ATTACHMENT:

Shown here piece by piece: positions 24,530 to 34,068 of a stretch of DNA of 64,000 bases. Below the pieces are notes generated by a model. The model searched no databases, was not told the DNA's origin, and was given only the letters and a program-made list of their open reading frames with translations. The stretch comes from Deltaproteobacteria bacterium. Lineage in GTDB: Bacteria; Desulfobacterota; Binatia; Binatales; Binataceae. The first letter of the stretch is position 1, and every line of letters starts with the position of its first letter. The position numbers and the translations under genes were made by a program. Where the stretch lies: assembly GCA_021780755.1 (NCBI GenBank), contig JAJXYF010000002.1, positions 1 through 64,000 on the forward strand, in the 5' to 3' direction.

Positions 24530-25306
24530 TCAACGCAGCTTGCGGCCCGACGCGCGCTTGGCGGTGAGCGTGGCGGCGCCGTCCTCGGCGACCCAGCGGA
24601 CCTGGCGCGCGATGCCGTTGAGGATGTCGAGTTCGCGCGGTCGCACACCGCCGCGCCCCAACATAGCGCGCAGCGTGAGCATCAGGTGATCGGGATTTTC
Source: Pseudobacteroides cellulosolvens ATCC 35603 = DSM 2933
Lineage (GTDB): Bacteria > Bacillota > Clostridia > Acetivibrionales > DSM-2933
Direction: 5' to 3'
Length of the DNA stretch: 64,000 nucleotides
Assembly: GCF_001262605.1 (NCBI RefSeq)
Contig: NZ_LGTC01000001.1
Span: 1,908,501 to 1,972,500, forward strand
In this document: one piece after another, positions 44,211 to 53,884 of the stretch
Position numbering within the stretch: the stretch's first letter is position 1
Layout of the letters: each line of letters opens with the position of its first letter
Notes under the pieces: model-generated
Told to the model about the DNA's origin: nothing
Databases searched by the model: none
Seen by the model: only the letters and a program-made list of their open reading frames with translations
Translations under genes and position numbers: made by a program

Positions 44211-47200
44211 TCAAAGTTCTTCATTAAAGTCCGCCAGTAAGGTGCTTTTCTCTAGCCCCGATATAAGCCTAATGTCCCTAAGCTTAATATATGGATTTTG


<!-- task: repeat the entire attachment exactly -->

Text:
Shown here piece by piece: positions 24,530 to 34,068 of a stretch of DNA of 64,000 bases. Below the pieces are notes generated by a model. The model searched no databases, was not told the DNA's origin, and was given only the letters and a program-made list of their open reading frames with translations. The stretch comes from Deltaproteobacteria bacterium. Lineage in GTDB: Bacteria; Desulfobacterota; Binatia; Binatales; Binataceae. The first letter of the stretch is position 1, and every line of letters starts with the position of its first letter. The position numbers and the translations under genes were made by a program. Where the stretch lies: assembly GCA_021780755.1 (NCBI GenBank), contig JAJXYF010000002.1, positions 1 through 64,000 on the forward strand, in the 5' to 3' direction.

Positions 24530-25306
24530 TCAACGCAGCTTGCGGCCCGACGCGCGCTTGGCGGTGAGCGTGGCGGCGCCGTCCTCGGCGACCCAGCGGA
24601 CCTGGCGCGCGATGCCGTTGAGGATGTCGAGTTCGCGCGGTCGCACACCGCCGCGCCCCAACATAGCGCGCAGCGTGAGCATCAGGTGATCGGGATTTTC
Source: Pseudobacteroides cellulosolvens ATCC 35603 = DSM 2933
Lineage (GTDB): Bacteria > Bacillota > Clostridia > Acetivibrionales > DSM-2933
Direction: 5' to 3'
Length of the DNA stretch: 64,000 nucleotides
Assembly: GCF_001262605.1 (NCBI RefSeq)
Contig: NZ_LGTC01000001.1
Span: 1,908,501 to 1,972,500, forward strand
In this document: one piece after another, positions 44,211 to 53,884 of the stretch
Position numbering within the stretch: the stretch's first letter is position 1
Layout of the letters: each line of letters opens with the position of its first letter
Notes under the pieces: model-generated
Told to the model about the DNA's origin: nothing
Databases searched by the model: none
Seen by the model: only the letters and a program-made list of their open reading frames with translations
Translations under genes and position numbers: made by a program

Positions 44211-47200
44211 TCAAAGTTCTTCATTAAAGTCCGCCAGTAAGGTGCTTTTCTCTAGCCCCGATATAAGCCTAATGTCCCTAAGCTTAATATATGGATTTTG